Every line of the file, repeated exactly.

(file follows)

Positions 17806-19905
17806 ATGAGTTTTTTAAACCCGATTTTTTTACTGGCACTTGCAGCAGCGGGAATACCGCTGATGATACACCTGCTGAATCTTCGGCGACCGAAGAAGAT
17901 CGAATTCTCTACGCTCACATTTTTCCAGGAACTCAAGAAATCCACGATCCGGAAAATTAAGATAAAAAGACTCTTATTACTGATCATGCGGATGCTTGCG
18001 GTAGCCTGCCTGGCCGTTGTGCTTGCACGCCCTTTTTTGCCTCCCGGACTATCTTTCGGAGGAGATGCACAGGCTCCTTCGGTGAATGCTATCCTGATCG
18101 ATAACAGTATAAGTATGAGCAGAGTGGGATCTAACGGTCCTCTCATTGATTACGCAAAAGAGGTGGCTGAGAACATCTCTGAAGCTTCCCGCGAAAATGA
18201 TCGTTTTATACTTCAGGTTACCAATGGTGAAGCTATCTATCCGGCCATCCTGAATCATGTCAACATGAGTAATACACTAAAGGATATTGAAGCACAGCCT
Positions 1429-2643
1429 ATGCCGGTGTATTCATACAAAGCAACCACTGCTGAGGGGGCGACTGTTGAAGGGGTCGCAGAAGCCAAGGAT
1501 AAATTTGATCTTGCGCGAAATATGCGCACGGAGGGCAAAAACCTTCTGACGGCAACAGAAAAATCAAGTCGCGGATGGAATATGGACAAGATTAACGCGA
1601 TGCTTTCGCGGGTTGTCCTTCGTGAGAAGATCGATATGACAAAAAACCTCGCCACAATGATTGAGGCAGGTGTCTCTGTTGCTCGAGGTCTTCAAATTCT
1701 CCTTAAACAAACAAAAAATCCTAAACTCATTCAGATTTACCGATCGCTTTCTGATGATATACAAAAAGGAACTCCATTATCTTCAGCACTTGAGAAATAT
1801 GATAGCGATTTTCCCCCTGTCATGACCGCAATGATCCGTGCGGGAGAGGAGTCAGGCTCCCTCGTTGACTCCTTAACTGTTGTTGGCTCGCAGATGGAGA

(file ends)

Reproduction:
Positions 17806-19905
17806 ATGAGTTTTTTAAACCCGATTTTTTTACTGGCACTTGCAGCAGCGGGAATACCGCTGATGATACACCTGCTGAATCTTCGGCGACCGAAGAAGAT
17901 CGAATTCTCTACGCTCACATTTTTCCAGGAACTCAAGAAATCCACGATCCGGAAAATTAAGATAAAAAGACTCTTATTACTGATCATGCGGATGCTTGCG
18001 GTAGCCTGCCTGGCCGTTGTGCTTGCACGCCCTTTTTTGCCTCCCGGACTATCTTTCGGAGGAGATGCACAGGCTCCTTCGGTGAATGCTATCCTGATCG
18101 ATAACAGTATAAGTATGAGCAGAGTGGGATCTAACGGTCCTCTCATTGATTACGCAAAAGAGGTGGCTGAGAACATCTCTGAAGCTTCCCGCGAAAATGA
18201 TCGTTTTATACTTCAGGTTACCAATGGTGAAGCTATCTATCCGGCCATCCTGAATCATGTCAACATGAGTAATACACTAAAGGATATTGAAGCACAGCCT
Positions 1429-2643
1429 ATGCCGGTGTATTCATACAAAGCAACCACTGCTGAGGGGGCGACTGTTGAAGGGGTCGCAGAAGCCAAGGAT
1501 AAATTTGATCTTGCGCGAAATATGCGCACGGAGGGCAAAAACCTTCTGACGGCAACAGAAAAATCAAGTCGCGGATGGAATATGGACAAGATTAACGCGA
1601 TGCTTTCGCGGGTTGTCCTTCGTGAGAAGATCGATATGACAAAAAACCTCGCCACAATGATTGAGGCAGGTGTCTCTGTTGCTCGAGGTCTTCAAATTCT
1701 CCTTAAACAAACAAAAAATCCTAAACTCATTCAGATTTACCGATCGCTTTCTGATGATATACAAAAAGGAACTCCATTATCTTCAGCACTTGAGAAATAT
1801 GATAGCGATTTTCCCCCTGTCATGACCGCAATGATCCGTGCGGGAGAGGAGTCAGGCTCCCTCGTTGACTCCTTAACTGTTGTTGGCTCGCAGATGGAGA